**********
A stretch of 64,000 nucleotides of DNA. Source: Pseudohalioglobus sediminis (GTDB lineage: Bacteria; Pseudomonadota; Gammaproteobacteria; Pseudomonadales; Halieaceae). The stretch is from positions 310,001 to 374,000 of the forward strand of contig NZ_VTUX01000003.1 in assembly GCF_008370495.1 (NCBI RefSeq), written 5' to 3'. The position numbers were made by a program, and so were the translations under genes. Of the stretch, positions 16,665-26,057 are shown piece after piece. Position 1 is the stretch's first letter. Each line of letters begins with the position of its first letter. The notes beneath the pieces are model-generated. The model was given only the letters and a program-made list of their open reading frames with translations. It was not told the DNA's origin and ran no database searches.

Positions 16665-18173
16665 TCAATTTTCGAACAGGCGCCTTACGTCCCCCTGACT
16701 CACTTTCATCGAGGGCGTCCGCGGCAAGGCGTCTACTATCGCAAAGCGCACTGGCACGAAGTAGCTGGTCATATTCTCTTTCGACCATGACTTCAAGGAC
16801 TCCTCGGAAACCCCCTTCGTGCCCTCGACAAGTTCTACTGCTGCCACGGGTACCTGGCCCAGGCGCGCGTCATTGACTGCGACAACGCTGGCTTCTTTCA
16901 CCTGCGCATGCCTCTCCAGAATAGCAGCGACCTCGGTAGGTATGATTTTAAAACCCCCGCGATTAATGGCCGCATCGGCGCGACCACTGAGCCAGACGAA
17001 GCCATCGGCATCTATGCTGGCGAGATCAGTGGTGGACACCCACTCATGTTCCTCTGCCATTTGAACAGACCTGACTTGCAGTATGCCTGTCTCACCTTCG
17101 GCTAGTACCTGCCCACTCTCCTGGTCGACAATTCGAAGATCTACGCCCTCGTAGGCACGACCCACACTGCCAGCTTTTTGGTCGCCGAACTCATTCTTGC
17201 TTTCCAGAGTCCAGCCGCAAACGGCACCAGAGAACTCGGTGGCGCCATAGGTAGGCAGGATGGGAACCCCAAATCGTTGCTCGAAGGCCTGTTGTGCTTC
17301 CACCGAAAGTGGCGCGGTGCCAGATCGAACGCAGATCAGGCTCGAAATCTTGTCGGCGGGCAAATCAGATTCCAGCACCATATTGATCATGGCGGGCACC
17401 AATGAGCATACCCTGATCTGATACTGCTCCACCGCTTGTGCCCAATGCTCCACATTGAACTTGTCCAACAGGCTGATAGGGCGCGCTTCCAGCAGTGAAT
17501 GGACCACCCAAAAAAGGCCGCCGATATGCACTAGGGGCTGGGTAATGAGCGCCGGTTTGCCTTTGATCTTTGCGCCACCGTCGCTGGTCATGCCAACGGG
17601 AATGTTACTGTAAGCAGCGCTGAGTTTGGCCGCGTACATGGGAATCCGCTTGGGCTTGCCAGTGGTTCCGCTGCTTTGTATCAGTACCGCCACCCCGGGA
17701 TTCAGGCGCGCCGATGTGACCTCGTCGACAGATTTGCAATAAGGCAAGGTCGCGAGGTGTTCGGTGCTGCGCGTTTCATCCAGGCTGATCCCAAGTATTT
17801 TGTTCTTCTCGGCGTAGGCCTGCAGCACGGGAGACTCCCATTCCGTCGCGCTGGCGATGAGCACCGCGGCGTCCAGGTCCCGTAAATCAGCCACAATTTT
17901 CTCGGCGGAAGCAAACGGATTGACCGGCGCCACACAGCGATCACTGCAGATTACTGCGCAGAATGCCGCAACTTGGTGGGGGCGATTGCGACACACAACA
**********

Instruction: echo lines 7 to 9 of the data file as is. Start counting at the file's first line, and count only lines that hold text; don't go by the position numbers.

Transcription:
17001 GCCATCGGCATCTATGCTGGCGAGATCAGTGGTGGACACCCACTCATGTTCCTCTGCCATTTGAACAGACCTGACTTGCAGTATGCCTGTCTCACCTTCG
17101 GCTAGTACCTGCCCACTCTCCTGGTCGACAATTCGAAGATCTACGCCCTCGTAGGCACGACCCACACTGCCAGCTTTTTGGTCGCCGAACTCATTCTTGC
17201 TTTCCAGAGTCCAGCCGCAAACGGCACCAGAGAACTCGGTGGCGCCATAGGTAGGCAGGATGGGAACCCCAAATCGTTGCTCGAAGGCCTGTTGTGCTTC